“There was the look of terror there for a moment,” Warner said afterward.

Luke Neurauter, of Virginia Tech’s Center for Advanced Automotive Research, said researchers are working “to improve that natural feel” during such maneuvers. But he added that human drivers can react sharply, too.

“If that police cruiser was coming up on you and you didn’t see him until the last minute and you really needed to get over, it would be kind of that hard jerk and correction to get in the right lane,” Neurauter said. “It gets the job done.

“Is it exactly how you or I would do it? No. Not yet. . . . Obviously, there’s a consumer acceptance and a feedback component of that, too.”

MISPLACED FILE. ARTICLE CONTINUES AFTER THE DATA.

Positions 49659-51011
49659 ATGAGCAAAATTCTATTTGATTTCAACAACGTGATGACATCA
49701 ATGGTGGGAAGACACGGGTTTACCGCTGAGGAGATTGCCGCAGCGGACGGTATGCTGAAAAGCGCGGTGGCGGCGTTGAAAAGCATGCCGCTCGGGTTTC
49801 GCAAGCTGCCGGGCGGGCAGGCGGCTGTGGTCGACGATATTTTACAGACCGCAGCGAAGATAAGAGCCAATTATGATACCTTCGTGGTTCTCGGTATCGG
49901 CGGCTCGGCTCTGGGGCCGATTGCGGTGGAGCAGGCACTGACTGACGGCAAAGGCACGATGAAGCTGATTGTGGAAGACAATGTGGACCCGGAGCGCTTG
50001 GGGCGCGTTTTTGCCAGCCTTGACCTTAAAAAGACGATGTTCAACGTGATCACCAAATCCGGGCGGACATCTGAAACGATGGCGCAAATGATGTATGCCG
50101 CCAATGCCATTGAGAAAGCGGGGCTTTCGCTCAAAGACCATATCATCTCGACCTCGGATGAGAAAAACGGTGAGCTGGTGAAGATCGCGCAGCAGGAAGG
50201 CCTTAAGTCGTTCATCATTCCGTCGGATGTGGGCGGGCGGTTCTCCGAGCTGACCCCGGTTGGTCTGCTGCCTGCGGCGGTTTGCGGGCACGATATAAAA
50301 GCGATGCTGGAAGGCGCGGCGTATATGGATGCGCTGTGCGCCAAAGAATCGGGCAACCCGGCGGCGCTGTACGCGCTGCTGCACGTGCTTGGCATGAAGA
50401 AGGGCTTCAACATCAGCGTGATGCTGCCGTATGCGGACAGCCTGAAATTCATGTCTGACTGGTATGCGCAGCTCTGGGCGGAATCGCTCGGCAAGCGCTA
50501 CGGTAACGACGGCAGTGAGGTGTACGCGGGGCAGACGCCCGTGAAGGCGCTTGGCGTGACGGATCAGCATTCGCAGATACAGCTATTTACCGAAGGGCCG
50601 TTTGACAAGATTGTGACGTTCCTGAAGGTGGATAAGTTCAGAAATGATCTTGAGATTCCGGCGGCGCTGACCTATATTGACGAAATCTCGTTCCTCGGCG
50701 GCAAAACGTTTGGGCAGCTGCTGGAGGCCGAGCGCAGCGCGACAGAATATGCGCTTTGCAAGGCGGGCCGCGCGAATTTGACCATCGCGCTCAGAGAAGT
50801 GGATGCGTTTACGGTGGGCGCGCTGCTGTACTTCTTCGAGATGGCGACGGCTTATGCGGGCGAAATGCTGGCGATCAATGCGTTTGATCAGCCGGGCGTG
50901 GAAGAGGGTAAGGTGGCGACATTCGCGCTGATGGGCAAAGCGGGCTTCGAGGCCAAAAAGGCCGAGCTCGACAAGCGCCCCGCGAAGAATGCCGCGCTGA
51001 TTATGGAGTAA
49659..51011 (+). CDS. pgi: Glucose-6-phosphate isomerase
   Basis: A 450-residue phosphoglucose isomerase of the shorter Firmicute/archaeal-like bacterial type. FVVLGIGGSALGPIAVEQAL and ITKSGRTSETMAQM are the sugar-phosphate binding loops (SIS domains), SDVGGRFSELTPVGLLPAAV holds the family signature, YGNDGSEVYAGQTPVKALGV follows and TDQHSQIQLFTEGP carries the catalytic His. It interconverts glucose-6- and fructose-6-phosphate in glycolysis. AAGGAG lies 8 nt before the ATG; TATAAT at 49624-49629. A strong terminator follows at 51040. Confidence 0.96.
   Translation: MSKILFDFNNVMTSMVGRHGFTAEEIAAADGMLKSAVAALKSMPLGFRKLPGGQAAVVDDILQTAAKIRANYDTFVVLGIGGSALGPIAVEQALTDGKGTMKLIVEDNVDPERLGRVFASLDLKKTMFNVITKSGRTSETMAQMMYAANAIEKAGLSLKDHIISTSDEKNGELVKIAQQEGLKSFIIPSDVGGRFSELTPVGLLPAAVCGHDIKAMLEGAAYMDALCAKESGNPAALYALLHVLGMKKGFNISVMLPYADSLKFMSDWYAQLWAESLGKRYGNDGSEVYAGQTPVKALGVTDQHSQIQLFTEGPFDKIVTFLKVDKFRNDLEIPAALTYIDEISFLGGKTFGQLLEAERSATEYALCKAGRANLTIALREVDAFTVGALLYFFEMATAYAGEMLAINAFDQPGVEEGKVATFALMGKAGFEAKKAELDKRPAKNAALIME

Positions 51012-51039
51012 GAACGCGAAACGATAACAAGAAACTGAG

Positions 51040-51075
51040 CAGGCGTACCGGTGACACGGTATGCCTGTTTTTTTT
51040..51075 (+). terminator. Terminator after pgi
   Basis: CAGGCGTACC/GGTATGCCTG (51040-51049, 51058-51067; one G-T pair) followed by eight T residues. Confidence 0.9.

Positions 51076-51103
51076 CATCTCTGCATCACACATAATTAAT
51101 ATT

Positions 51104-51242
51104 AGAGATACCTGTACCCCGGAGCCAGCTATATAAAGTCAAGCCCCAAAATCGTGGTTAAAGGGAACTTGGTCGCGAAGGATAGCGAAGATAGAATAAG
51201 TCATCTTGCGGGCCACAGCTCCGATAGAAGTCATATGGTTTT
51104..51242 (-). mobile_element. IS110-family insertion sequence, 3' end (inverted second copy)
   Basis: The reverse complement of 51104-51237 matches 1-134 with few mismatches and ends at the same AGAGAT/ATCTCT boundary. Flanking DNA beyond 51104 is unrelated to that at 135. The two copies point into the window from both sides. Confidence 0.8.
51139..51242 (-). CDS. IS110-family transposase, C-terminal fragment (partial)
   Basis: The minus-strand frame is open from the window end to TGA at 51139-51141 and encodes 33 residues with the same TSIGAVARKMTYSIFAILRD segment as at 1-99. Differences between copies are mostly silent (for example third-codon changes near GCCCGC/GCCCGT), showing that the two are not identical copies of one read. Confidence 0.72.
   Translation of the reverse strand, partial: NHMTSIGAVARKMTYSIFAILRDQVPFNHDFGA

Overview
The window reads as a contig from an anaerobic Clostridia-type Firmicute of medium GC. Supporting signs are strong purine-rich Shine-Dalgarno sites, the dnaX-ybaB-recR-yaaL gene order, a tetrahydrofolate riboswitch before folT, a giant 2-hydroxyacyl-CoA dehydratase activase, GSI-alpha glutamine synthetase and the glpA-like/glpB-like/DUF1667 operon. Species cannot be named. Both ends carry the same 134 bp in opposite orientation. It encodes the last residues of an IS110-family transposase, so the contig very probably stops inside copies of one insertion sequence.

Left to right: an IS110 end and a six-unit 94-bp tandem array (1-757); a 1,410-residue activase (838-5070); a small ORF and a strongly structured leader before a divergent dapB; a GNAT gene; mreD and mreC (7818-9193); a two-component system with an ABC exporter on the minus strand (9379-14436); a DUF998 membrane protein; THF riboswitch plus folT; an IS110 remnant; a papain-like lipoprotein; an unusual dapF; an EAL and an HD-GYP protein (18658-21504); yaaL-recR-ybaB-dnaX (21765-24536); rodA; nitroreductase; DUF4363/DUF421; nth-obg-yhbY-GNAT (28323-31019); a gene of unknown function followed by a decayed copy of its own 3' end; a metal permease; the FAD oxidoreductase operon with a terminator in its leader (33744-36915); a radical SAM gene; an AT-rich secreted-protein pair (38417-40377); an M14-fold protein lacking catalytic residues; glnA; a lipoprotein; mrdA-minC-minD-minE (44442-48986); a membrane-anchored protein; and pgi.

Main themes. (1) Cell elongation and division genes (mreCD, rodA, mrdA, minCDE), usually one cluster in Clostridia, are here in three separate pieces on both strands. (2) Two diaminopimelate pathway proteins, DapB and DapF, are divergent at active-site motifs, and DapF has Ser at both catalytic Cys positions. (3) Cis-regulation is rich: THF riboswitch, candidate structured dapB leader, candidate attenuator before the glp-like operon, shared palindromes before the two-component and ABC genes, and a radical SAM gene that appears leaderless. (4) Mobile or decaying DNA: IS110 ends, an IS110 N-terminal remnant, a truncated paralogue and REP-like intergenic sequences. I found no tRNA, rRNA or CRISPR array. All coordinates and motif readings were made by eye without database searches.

Eliciting that feedback is a primary part of the Cadillac’s job as researchers focus on the softer, human side of such rides. Beyond jitters, a key focus is on how drivers tune out as cars learn to do more for them.

“Humans are terrible with being bored,” said Zac Doerzaph, an engineer with the Virginia Tech Transportation Institute. He and other researchers, working with auto manufacturers, suppliers and government agencies, spend much time investigating what is known in the field as the “transfer of control” issue.

They put an experimenter in the back seat and essentially start messing with the human “driver” in various driver-less scenarios, since, for now, they need him or her to be ready to take back control at any moment.